The flow of battle on Battle Fantasia involves tactical interplay between combatants trying to reduce one of their opponent’s three resource bars to the negative extreme. At Fatigue 0, Mana 0, or Morale -100, a combatant is unable to continue fighting. Bars are reduced (or increased) by the use of attacks by all parties. Combatants react to incoming attacks by using the reaction commands: +dodge, +brace, +counter, and +accept. Consecutive uses of successful reaction commands incur a stacking Reaction Penalty, making it generally worthwhile to regularly change up one’s reactions. +cover can be used to try to take an attack for someone else, though at the price of heavily reduced defenses.
Because of the element of Finisher-tier Attacks, battle typically involves trying to reduce one’s opponent’s Fatigue to as low a value as possible such that a Finishing Attack will most likely finish them off, while moving one’s Morale past one’s Finishing Attack Morale Threshhold and maintaining enough Mana to actually be able to use the Finishing Attack at all. There are innumerable tactics to achieve these goals (and deny them to one’s opponents), expressed both at chargen in the construction of stats and abilities and attacks to support a given character’s fighting style, and within battle as various opponents and scenarios arise.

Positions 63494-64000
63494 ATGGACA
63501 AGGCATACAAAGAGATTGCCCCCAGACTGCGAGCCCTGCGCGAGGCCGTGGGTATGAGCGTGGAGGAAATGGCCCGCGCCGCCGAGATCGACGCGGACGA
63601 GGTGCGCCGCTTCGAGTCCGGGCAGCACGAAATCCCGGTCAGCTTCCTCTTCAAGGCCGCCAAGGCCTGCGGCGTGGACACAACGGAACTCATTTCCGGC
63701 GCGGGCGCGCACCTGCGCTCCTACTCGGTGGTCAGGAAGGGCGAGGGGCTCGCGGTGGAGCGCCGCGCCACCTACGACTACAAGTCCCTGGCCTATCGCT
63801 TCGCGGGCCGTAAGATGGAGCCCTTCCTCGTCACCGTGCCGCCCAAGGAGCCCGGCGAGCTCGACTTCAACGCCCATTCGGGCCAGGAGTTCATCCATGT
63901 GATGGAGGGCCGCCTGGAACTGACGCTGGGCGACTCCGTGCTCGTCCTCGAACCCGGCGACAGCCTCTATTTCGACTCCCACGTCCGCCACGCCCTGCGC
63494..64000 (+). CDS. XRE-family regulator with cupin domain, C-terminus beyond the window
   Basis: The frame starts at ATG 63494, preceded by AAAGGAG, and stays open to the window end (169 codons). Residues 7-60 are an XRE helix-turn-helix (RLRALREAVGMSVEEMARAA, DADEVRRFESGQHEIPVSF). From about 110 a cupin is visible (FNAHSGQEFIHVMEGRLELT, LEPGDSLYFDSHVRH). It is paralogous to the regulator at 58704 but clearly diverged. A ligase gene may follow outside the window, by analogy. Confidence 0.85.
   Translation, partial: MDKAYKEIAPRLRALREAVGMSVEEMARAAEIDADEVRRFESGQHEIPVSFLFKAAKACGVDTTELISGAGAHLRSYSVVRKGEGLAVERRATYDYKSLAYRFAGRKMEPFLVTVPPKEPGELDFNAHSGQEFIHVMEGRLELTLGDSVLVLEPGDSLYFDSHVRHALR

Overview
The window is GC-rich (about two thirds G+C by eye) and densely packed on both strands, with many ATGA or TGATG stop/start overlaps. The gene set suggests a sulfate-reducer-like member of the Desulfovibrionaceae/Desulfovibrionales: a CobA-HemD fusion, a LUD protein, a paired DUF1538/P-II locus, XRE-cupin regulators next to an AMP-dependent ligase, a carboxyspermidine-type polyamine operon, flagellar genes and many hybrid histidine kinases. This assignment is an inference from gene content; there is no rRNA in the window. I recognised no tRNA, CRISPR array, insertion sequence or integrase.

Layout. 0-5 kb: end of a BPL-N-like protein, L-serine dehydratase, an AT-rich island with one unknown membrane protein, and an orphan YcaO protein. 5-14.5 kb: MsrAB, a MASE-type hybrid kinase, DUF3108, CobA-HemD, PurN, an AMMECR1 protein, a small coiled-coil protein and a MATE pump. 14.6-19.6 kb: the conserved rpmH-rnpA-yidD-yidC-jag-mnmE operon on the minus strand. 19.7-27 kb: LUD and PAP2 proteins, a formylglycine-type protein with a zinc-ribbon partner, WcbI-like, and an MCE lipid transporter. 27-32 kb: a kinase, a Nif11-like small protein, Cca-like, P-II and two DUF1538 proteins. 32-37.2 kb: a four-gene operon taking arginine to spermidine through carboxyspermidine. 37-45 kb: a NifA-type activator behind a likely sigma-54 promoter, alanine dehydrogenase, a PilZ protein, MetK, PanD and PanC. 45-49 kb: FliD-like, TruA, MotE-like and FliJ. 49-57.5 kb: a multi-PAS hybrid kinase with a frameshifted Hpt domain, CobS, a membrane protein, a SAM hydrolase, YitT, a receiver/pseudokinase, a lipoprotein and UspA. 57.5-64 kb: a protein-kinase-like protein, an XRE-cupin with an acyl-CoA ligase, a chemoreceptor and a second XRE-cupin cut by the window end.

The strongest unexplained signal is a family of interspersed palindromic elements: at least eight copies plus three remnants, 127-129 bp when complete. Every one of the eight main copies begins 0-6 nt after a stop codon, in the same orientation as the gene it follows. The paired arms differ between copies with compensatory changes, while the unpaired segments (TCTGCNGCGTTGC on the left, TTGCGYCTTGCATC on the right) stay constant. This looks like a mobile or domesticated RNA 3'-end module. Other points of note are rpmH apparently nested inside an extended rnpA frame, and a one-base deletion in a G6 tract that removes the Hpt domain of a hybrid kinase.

Battles typically begin, before any other actions are taken, with all sides transforming into their primary Henshin Form; that is usually the only transformation in a battle, but this is not always the case.
Reactions - Dodge, Brace, Counter (and BEAMWAR), Accept and Cover; options for reacting to an incoming attack.
Items In Combat - Optional rules for resolving the possession of a contested item during combat.
Battle Commands - A guide to the actual commands used on the MUSH to play the combat system game.
The Flow of Combat
The combat system is naturally interspersed with roleplay. The order of operations is always the same:
- 1. Use reactions to defend against any incoming attacks.
- 2. Pose, including in your narrative both the outcome of any attacks you just defended against (which can include posing your counterattack, if you used the Counter reaction), and details on your next attack, including who it's targeting and the threat it poses, but not its outcome, in terms of whether or not it succeeded or failed to hit or damage anyone.
- 3. Use +attack to make your attack with the combat system.
- 4. Now your opponent uses reactions to defend, poses the outcome and their attack, and attacks you back. This back and forth continues throughout the scene!